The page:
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September 19, 2012 5:39 pm
Calexico are named after a town on the US-Mexico border, faced by a Mexican twin, Mexicali. The name, like the band’s music, is redolent of a vanished era of harmony. Since the first Calexico album appeared in 1996 the border has become an increasingly militarised zone of steel fences, sensors and armed guards. The towns of Calexico and Mexicali are nowadays separated by a wall. Meanwhile the band – a duo, Joey Burns and John Convertino, who are actually from Tucson, Arizona – imagine ways to get past that barrier.
They opened tonight’s show with “Epic”, from their new album Algiers. Burns played shivery guitar riffs and sang in a beseeching fashion; at his left Convertino kept impeccable time at the drum kit. They were joined by a bass player, a guitarist and two horn players. The song was about a person making a dangerous passage to a new life – a theme amplified by the next song “Across the Wire”, from 2003’s Feast of Wire, in which the horn players added a rollicking mariachi accompaniment to Burns and Convertino’s cowboy rock.
New track “Splitter” kept the tempo rolling with driving drums and chugging power chords, Burns singing about an exhausted but unbowed migrant labourer. Both music and underdog subject-matter followed Bruce Springsteen; but Burns shared none of Springsteen’s declamatory stagecraft. He and Convertino had a mild air about them, as though the stories their songs dramatised – maquiladora workers “sweating on the TV factory line”, Cuban-Americans stranded from their families by “a wall in the ocean between you and me” – were an imaginative act of sympathy rather than a matter of life-or-death engagement.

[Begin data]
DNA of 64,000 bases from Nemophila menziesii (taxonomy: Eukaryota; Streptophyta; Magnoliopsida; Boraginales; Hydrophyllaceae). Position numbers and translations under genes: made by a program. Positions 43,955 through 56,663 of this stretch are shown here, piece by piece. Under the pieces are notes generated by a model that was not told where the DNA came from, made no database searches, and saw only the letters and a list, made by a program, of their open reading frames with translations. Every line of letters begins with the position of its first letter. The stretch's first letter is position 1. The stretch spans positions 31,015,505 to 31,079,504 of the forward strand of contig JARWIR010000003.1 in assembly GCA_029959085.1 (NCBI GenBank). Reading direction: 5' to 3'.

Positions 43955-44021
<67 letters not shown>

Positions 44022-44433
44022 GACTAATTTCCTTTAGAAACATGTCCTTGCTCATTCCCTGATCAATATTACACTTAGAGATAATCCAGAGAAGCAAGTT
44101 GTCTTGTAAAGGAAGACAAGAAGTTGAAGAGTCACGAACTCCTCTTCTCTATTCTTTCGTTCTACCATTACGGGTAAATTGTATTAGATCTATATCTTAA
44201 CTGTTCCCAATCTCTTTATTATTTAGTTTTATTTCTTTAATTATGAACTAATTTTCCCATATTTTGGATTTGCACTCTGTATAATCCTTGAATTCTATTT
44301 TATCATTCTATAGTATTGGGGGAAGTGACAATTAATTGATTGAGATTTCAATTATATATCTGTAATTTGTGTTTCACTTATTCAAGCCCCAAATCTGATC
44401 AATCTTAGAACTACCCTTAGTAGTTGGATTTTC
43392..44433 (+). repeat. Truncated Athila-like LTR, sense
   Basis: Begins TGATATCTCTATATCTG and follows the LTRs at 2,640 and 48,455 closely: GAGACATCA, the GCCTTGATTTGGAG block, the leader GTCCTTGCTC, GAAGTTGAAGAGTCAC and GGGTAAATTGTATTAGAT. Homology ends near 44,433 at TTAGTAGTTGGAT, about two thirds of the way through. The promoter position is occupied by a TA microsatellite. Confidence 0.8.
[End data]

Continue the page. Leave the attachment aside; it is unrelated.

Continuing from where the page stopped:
It wasn’t a show to grab you by the throat. The lighting was proficient; the musicians were anonymous in black shirts and blue jeans, apart from Burns who was daringly attired in a checked shirt and black jeans. Instead the rewards lay in the subtlety and richness of the music: for Algiers, recorded in New Orleans, is among their finest albums. Spiralling guitar and horns evoked an obsessive relationship in “Para”. Trumpeter Jacob Valenzuela led the way on the entrancing Latin jazz number “No Te Vayas” while “Sinner in the Sea” shimmied between rumba and rock. They delved into their back catalogue to end with “Crystal Frontier” – whiplash guitars and swirling Latin rhythms conveying both the lure and dangers of the borderland.
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